5. Gurusamy L, Jegadeesan M, Jayakumar S. Fox-Fordyce disease of the vulva. Indian J Sex Transm Dis. 2016;37(1):65-67.
  6. James WD, Berger TG, Elston DM. Diseases of the skin appendages In: James WD, Berger TG, Elston DM. Andrews’ Diseases of the Skin: Clinical Dermatology. 12th ed. Philadelphia, PA: Elsevier; 201
  7. Alés-Fernández M, Ortega-Martínez de Victoria L, García-Fernández de Villalta MJ. Lesions in the axilla after hair removal using intense pulsed light. Actas Dermosifiliogr. 2015;106(1):61-62.
  8. González-Ramos J, Alonso-Pacheco ML, Goiburú-Chenú B, Mayor-Ibarguren A, Herranz-Pinto P. Successful treatment of refractory pruritic Fox-Fordyce disease with botulinum toxin type A. Br J Dermatol. 2016;174(2):458-459.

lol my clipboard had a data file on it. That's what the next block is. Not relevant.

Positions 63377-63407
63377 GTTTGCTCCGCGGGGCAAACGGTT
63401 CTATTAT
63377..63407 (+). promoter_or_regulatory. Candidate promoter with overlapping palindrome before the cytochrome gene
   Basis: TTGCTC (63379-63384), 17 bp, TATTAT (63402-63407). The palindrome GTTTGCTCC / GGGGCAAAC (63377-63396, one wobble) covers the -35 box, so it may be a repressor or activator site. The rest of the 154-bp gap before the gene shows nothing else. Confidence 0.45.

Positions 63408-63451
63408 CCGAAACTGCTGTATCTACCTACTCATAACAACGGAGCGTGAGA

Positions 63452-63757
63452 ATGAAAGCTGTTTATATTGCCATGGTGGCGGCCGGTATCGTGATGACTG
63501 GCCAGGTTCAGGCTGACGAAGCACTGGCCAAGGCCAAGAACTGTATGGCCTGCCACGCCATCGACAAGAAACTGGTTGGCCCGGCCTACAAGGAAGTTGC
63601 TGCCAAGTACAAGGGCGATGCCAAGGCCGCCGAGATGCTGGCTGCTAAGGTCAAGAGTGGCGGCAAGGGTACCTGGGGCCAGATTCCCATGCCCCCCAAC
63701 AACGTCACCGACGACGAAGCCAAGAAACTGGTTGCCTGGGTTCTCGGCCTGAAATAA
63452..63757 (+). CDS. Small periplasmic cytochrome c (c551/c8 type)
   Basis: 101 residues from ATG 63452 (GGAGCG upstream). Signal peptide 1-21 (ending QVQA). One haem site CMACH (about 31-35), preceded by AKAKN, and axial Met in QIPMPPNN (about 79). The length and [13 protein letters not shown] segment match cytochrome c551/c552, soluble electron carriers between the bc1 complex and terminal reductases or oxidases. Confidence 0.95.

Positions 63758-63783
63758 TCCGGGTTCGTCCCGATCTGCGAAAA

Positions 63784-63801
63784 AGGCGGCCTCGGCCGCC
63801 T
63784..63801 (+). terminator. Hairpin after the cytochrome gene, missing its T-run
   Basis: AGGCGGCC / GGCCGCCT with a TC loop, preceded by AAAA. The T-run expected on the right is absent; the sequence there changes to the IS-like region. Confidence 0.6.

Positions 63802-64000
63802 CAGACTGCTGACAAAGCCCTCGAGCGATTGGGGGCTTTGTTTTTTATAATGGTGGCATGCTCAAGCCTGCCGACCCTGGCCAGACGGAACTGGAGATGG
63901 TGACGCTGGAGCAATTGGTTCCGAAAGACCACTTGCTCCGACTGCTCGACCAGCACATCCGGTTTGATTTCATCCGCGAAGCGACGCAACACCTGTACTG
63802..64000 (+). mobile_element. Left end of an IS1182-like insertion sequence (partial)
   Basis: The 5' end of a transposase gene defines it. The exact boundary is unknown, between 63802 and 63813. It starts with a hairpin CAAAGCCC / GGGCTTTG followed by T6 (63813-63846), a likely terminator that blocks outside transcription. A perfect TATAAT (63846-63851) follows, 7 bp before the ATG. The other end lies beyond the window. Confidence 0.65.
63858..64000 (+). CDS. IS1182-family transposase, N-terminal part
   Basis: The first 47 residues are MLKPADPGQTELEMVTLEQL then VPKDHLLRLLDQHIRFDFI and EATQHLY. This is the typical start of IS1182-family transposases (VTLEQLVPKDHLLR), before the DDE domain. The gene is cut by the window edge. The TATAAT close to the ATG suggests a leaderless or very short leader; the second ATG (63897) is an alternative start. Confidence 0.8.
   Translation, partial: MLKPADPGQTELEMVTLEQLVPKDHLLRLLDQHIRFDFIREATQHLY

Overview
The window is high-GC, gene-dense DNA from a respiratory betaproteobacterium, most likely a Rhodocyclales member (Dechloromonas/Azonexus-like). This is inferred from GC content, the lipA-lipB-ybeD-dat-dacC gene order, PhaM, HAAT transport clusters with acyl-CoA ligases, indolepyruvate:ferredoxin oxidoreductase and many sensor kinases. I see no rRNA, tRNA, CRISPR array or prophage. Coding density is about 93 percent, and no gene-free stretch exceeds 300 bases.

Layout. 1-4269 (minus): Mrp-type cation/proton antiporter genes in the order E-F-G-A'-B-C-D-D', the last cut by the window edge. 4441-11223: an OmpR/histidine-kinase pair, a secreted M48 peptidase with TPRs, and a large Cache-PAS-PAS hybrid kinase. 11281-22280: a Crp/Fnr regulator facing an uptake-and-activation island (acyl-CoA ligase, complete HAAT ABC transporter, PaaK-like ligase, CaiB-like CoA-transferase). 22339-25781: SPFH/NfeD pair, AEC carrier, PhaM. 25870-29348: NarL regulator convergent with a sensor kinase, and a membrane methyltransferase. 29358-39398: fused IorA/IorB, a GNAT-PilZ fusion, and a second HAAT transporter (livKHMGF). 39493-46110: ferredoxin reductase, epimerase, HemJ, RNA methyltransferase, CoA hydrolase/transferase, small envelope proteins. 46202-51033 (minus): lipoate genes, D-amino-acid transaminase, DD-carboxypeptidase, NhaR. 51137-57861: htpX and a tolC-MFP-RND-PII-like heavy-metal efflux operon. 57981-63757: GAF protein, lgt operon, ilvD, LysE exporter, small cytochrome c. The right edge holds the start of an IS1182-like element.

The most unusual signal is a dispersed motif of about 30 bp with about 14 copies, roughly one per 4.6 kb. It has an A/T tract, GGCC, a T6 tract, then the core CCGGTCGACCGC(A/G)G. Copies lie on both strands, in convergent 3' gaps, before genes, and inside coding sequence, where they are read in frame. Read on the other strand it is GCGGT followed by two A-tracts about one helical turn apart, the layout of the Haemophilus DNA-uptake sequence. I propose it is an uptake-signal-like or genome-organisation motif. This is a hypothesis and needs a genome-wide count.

9. Taylor D, Au J, Boen M, Fox S, Aronson IK, Jacob C. A novel modality using microwave technology for the treatment of Fox-Fordyce disease (FFD). JAAD Case Rep. 2016;2(1):1-3.
  10. Brau Javier CN, Morales A, Sanchez JL. Histopathology attributes of Fox-Fordyce disease. Int J Dermatol. 2012;51(11):1313-1318.
  11. Kassuga LEdBP, Medrado MM, Chevrand NS, Salles SdAN, Vilar EG. Fox-Fordyce disease: response to adapalene 0.1%. An Bras Dermatol. 2012;87(2):329-331.
  12. Blasco-Morente G, Naranjo-Díaz MJ, Pérez-López I, Martínez-López A, Ruiz-Villaverde R, Aneiros-Fernández J. Fox-Fordyce disease. Sultan Qaboos Univ Med J. 2016;16(1):e119-120.
  13. Liu WC, Cao T, Ho MSL, Chong W-S, Lee JSS. In vivo features of Fox-Fordyce disease in high-definition optical coherence tomography. J Dtsch Dermatol Ges. 2016;14(1):62-63.
  14. Uzuncakmak TK, Karadag AS, Ozlu E, Akdeniz N, Cobanoglu Simsek B. Effective treatment of Fox-Fordyce disease with pulsed dye laser. Photodermatol Photoimmunol Photomed. 2016;32(5-6):311-313.